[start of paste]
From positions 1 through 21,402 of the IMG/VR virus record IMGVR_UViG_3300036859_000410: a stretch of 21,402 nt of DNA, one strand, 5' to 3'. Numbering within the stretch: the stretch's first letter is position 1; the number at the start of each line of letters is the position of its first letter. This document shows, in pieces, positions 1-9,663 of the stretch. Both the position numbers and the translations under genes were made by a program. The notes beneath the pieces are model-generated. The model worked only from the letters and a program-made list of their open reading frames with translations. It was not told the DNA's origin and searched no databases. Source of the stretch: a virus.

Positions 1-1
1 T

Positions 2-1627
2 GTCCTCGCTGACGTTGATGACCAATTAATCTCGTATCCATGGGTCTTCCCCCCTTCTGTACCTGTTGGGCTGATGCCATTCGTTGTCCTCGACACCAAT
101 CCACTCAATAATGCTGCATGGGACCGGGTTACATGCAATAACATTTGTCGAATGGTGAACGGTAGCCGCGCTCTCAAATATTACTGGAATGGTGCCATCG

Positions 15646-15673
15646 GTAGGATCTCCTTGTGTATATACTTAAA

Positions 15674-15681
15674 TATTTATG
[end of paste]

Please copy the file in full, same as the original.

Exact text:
From positions 1 through 21,402 of the IMG/VR virus record IMGVR_UViG_3300036859_000410: a stretch of 21,402 nt of DNA, one strand, 5' to 3'. Numbering within the stretch: the stretch's first letter is position 1; the number at the start of each line of letters is the position of its first letter. This document shows, in pieces, positions 1-9,663 of the stretch. Both the position numbers and the translations under genes were made by a program. The notes beneath the pieces are model-generated. The model worked only from the letters and a program-made list of their open reading frames with translations. It was not told the DNA's origin and searched no databases. Source of the stretch: a virus.

Positions 1-1
1 T

Positions 2-1627
2 GTCCTCGCTGACGTTGATGACCAATTAATCTCGTATCCATGGGTCTTCCCCCCTTCTGTACCTGTTGGGCTGATGCCATTCGTTGTCCTCGACACCAAT
101 CCACTCAATAATGCTGCATGGGACCGGGTTACATGCAATAACATTTGTCGAATGGTGAACGGTAGCCGCGCTCTCAAATATTACTGGAATGGTGCCATCG

Positions 15646-15673
15646 GTAGGATCTCCTTGTGTATATACTTAAA

Positions 15674-15681
15674 TATTTATG